TONY PULIS shares Steve Gibson’s concerns about potential financial rule-breaking in the Championship, and has urged the Football League to ensure their Financial Fair Play regulations are being stringently enforced.

Gibson is set to raise the issue of Financial Fair Play at the EFL’s next stakeholder meeting, and is understood to be pressing the authorities to launch an investigation into the conduct of Derby County, Aston Villa and Sheffield Wednesday.

The Middlesbrough chairman, who first raised the issue at a similar meeting in March, believes the three clubs are exploiting loopholes to bypass the EFL’s profit and sustainability rules, which were introduced in an attempt to prevent clubs getting themselves into financial difficulty by overspending.

Gibson is furious that Boro sold around £40m worth of players in the summer and severely restricted their spending in order to comply with the rules, only for a number of their rivals to find ways of getting around the regulations.

Pulis supported Gibson’s attempts to balance the books at Middlesbrough, even though it limited his ability to recruit players in each of the last two transfer windows, and agrees it is essential the EFL properly enforce their rules if they are not to be rendered completely meaningless.

“What Steve has done is cut his cloth according to the rules,” said Pulis. “The football club have cut their cloth according to the rules and worked within the rules of the EFL.

“If you are doing that, you expect everyone else to do it, and if they don’t, you expect them to be punished. If they are not punished, you want to know why, and I think that’s what Steve’s trying to find out.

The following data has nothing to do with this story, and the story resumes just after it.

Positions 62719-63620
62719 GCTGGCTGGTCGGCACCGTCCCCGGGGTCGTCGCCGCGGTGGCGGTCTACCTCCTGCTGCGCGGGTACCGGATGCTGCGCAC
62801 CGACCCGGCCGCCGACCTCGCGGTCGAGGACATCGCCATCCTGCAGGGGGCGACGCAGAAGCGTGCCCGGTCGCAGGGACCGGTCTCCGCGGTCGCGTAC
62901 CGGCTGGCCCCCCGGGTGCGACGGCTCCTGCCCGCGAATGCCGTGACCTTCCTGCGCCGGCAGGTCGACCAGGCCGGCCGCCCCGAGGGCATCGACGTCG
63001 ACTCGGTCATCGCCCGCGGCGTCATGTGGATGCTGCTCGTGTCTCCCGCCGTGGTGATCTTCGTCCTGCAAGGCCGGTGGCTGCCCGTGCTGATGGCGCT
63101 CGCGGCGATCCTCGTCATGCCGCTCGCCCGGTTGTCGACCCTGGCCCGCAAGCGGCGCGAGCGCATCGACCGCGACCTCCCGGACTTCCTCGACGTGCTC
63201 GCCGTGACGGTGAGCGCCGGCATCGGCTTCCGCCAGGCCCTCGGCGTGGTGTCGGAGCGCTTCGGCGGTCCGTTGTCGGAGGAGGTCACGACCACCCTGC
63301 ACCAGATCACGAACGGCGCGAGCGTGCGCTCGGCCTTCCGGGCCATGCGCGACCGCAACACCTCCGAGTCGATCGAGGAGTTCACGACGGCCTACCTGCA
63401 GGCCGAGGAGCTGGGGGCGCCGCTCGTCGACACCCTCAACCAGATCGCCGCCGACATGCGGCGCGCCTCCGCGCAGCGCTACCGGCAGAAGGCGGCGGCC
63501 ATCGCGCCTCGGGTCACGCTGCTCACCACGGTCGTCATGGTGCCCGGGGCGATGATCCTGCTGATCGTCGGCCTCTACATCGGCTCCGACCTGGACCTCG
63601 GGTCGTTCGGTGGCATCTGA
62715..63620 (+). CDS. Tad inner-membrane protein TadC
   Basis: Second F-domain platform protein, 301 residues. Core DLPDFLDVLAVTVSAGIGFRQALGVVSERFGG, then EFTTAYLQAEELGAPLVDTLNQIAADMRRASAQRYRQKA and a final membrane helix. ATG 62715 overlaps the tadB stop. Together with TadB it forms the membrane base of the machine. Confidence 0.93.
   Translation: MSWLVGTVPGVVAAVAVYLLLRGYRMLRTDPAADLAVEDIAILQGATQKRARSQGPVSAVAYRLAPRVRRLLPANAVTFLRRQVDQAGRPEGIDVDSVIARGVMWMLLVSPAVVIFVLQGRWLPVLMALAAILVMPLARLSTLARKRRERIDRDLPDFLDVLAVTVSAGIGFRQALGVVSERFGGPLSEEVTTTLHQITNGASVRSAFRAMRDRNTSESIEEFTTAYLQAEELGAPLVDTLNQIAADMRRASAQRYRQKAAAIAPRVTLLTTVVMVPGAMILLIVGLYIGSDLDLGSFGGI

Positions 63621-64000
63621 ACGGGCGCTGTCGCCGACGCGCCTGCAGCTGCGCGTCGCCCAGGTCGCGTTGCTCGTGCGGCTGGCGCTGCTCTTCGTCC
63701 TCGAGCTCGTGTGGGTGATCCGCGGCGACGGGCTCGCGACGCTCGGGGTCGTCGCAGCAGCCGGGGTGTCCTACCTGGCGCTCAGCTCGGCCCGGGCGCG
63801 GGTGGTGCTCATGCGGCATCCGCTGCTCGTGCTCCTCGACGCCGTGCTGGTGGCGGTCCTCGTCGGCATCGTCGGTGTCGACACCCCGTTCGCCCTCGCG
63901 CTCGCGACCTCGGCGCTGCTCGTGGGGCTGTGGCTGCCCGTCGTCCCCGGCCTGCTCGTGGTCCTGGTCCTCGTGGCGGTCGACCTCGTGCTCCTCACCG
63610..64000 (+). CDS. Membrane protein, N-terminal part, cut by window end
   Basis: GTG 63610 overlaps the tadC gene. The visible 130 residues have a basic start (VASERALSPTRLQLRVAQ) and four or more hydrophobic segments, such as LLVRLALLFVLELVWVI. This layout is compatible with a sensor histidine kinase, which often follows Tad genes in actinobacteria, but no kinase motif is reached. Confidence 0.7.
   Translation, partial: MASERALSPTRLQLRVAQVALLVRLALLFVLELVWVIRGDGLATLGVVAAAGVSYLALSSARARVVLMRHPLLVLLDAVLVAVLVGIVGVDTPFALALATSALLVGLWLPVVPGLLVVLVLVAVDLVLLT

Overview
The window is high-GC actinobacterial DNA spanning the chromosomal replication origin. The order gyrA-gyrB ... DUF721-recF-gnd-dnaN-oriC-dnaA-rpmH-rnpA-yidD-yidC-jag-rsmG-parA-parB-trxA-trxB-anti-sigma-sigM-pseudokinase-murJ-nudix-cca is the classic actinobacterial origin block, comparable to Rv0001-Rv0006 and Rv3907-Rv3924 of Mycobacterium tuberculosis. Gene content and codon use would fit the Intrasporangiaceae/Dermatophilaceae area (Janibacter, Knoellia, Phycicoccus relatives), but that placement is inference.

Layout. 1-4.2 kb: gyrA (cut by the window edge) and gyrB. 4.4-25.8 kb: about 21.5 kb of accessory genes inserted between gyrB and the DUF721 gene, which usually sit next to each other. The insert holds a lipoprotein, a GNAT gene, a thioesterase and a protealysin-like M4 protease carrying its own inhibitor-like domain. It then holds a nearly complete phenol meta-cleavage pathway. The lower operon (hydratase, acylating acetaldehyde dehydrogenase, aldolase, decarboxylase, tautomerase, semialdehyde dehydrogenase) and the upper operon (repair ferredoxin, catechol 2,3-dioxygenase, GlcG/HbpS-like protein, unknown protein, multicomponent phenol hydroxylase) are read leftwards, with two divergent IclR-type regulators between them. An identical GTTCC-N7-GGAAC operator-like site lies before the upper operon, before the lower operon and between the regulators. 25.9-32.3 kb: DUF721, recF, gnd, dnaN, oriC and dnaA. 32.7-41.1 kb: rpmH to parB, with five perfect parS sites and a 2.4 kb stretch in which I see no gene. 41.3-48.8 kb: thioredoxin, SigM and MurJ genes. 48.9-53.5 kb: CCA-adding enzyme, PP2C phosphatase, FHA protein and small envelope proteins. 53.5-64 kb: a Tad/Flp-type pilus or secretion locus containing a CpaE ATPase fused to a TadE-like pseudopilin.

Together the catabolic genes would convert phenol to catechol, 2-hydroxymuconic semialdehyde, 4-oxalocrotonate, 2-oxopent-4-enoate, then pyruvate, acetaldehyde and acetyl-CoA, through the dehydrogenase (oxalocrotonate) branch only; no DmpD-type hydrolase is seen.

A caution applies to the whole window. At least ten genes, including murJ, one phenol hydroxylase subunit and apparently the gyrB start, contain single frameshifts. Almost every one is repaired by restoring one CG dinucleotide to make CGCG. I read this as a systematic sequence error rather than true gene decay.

“If they’ve set out a set of rules that clubs have to abide by financially, then if they find out a club is not doing it, there has to be some punishment. I think they’ve laid that down with what they did with Birmingham. Steve was desperate to make sure that what we did stayed within the rules because it’s what they all agreed to.”

Gibson’s complaints are believed to have exposed a series of fissures within the ranks of the Championship. He has received strong support from Bristol City owner Steve Lansdown, whose club have also worked diligently to adhere to the EFL regulations, but other chairmen are understood to have used previous meetings to press for a complete abandoning of the Financial Fair Play framework.

Earlier this month, Boro travelled to Bolton Wanderers and witnessed a club on its knees because of financial problems. The Trotters continue to battle against the possibility of administration or liquidation, and Pulis has a great deal of sympathy with their plight.

A large number of Championship clubs have experienced financial difficulties as they attempt to break into the Premier League, and Pulis feels the EFL should be doing everything they can to prevent their clubs living beyond their means.

“The thing is, everybody chases that pot of money that is the Premier League,” said the Boro boss. “Everybody goes after it, and let’s be fair, last year this football club did the same. But I think Steve has realised and recognised that there’s another way of doing it.

“You don’t have to do it that way. I think Stoke are probably looking at it and thinking exactly the same thing. You’ve got to prepare a base and a structure at a football club. If you’re in this league, the most important thing is to prepare a club to get promoted, but not just to get promoted, also to be stable and solid enough to be able to stay in the Premier League. If you’re jumping back and forward all the time, you never get a stable football club.”